Nikkei in Congress Split on Debt Deal


WASHINGTON — The Nikkei members of Congress agree that the last-minute debt deal that was approved by the House and Senate and signed by President Barack Obama on Tuesday leaves much to be desired, but they made different decisions on voting for it.

The emergency bill increases the nation’s $14.3 trillion cap on borrowing, avoiding default just hours before the midnight deadline, and begins the process of curbing the country’s spiraling debt.

Though the compromise passed, it angered both conservative Republicans — who said the bill would cut too little from federal spending — and liberal Democrats, who said it would cut too much.

A frustrated Obama, while praising Congress for finally passing the bill, demanded that legislators immediately turn their attention to fixing the economy and creating jobs.

Sen. Daniel Inouye (D-Hawaii), one of 74 senators who voted in favor of the measure, commented, “This is not a deal that I take any great pride in but it is something we had to do for the good of the country. These cuts, $2.1 trillion over the next decade, are deep and significant and government services will suffer because of them. This proposal contains no new revenue.

“But what can we expect? We were negotiating with a group of people who would see the country default before they backed off their campaign promises. If the United States told the world that we would not meet our financial obligations, the damage to the country and the global economy would have been staggering. The financial markets plummeted while we talked and talked and talked some more.

“I am proud to count myself among those in the Congress who recognize the importance of maintaining the full faith and credit of the United States. As chairman of the Appropriations Committee, I will do everything in my power to ensure that these cuts do not adversely impact the neediest among us and that this country continues to serve as a model, however flawed, of a democratic society.”

In the House, the four Japanese American members split on the legislation, which passed on Monday by a 269-161 vote.

“I did not support the debt ceiling bill tonight because middle-class working families deserve more than having the budget balanced on their backs,” said Rep. Mike Honda (D-San Jose). “The cuts to education, infrastructure, broadband, research, food safety and environmental protections do just that. Republicans refused to accept shared sacrifice by closing loopholes for oil companies and ending tax breaks for corporate jets and millionaires and billionaires.”

Rep. Doris Matsui (D-Sacramento) also voted against the Budget Control Act of 2011 even though she has been working for months to help find a compromise that would avoid a default situation.

“As middle-class families and our seniors struggle to make ends meet, I cannot support a plan that maintains loopholes for corporations that ship jobs overseas and subsidies for Big Oil while putting American families and seniors at risk,” Matsui said. “Since assuming the majority in January, my colleagues on the other side of the aisle have continually gutted the very programs that would help our economy grow: job training programs, education, infrastructure and clean energy.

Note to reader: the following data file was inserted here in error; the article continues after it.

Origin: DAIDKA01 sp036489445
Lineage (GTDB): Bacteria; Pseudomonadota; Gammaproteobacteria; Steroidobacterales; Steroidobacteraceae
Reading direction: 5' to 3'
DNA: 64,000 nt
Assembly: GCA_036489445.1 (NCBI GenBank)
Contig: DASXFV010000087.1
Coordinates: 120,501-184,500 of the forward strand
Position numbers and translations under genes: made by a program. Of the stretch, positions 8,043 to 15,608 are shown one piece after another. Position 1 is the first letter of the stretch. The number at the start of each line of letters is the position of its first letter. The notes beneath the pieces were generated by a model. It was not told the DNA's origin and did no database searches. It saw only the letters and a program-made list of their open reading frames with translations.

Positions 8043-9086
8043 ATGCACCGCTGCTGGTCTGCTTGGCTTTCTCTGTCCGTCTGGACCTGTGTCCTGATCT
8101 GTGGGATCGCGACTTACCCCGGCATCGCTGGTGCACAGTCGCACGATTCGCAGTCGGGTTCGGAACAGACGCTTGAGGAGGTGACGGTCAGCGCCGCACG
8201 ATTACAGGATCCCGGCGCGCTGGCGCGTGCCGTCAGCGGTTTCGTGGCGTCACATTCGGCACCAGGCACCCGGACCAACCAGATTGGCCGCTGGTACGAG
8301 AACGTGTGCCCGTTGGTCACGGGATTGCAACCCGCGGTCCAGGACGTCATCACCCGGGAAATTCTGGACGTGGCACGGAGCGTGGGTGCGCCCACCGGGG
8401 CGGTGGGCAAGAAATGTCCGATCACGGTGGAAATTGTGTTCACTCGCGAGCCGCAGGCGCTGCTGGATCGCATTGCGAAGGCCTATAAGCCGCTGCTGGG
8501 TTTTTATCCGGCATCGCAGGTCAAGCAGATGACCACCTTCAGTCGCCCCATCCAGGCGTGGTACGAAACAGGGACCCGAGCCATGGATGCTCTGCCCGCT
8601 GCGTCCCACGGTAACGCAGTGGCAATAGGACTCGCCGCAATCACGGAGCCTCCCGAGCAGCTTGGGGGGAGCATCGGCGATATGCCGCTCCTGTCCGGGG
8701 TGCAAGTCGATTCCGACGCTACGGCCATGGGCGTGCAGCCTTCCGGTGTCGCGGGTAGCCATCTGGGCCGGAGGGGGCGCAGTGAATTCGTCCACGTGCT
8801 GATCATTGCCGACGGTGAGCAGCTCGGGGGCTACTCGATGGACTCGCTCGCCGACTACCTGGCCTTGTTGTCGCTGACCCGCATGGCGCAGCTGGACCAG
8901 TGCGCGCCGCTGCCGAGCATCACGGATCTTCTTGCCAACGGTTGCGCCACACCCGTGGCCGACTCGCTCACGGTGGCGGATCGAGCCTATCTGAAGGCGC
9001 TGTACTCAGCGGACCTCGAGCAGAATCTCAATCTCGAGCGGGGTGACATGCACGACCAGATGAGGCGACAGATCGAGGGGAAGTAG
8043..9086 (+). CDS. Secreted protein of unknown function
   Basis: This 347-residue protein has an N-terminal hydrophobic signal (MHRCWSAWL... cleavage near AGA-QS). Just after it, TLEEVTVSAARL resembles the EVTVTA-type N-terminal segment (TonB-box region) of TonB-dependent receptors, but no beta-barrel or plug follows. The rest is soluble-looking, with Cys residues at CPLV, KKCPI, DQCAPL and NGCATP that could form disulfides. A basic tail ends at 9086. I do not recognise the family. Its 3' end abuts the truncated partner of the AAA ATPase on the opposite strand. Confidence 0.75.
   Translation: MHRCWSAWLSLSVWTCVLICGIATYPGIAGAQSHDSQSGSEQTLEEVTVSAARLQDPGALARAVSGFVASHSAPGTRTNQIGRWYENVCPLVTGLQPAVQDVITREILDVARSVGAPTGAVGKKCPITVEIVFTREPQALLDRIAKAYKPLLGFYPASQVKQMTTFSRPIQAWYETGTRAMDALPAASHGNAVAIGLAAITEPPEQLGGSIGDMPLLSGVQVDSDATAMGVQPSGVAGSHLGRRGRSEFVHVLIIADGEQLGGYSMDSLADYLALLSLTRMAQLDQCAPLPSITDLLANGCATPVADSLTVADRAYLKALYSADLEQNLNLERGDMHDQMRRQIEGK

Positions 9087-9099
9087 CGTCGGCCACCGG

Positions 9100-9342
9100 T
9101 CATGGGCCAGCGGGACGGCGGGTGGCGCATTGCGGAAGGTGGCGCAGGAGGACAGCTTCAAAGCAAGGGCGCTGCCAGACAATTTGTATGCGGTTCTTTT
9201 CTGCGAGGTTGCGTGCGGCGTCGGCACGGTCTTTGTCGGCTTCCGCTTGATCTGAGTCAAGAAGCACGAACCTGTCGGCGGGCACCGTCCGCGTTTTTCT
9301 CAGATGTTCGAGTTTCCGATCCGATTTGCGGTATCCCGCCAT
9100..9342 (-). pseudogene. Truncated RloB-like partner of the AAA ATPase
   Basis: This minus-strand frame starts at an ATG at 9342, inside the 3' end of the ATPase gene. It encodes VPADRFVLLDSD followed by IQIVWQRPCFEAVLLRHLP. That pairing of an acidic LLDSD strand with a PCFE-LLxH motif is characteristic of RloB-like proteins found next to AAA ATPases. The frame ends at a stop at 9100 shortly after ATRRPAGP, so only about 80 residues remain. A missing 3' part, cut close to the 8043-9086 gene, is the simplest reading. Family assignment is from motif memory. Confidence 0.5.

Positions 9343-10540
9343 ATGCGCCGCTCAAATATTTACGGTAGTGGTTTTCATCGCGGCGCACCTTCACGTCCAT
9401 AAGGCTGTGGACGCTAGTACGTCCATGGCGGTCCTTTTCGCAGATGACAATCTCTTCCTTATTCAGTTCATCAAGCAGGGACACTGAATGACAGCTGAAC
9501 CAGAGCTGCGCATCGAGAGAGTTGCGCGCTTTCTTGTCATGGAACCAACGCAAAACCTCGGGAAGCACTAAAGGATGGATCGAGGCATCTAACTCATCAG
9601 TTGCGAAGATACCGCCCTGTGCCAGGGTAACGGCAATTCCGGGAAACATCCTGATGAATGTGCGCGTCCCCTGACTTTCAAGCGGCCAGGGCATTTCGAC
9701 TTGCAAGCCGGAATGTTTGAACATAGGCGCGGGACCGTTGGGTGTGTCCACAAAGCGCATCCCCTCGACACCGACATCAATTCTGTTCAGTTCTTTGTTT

“This plan creates a cloud of uncertainty, opening the door for severe cuts to Medicare, Medicaid and Social Security, and abdicating critical budget decisions to a newly-formed commission. I will continue to stand firm against Republican efforts to undermine or weaken the long term solvency of these programs — programs that amount to a promise made to the American people — a promise that I intend to keep.

“We should have never gotten to this point. Ensuring that the federal government pays its bills should have never created a default crisis, and has only produced a risky and rushed plan that could undermine our nation’s economic strength for years to come.”

Reps. Mazie Hirono and Colleen Hanabusa (both D-Hawaii) voted for the bill, with reservations.

“Hundreds of people across Hawaii have called our office in the last few days asking that we support President Obama and get an agreement done,” said Hirono. “They’ve been clear they want a compromise that raises the debt ceiling, reduces the deficit, and protects Social Security and Medicare. That is why I supported this agreement.

“No one got everything they wanted in this compromise. It is not as balanced as I would have liked. At the same time, we were able to stop deep cuts to Medicare and Social Security that were part of earlier Republican plans.

“What is most important to me – and to families in Hawaii — is that we avoided defaulting on our country’s obligations. Seniors, our military, and our veterans will receive their checks on time. Retirement accounts have been spared from taking another big hit.”

“I just couldn’t stand by and let the millions of Americans who are already struggling financially to take another hard economic blow,” said Hanabusa. “A default could have increased interests costs by $100 billion a year, and would have impacted everything from mortgages and credit cards, to student loans and car loans.”

“This bill is by no means a perfect piece of legislation — and many Democrats and Republicans agree — but that’s the reality of a compromise.  A ‘no’ vote would have led to more uncertainty and anxiety. However, I continue to be perplexed as to why the Republicans choose to hold this president hostage when no other Congress has done so since the debt limit has been in existence.”


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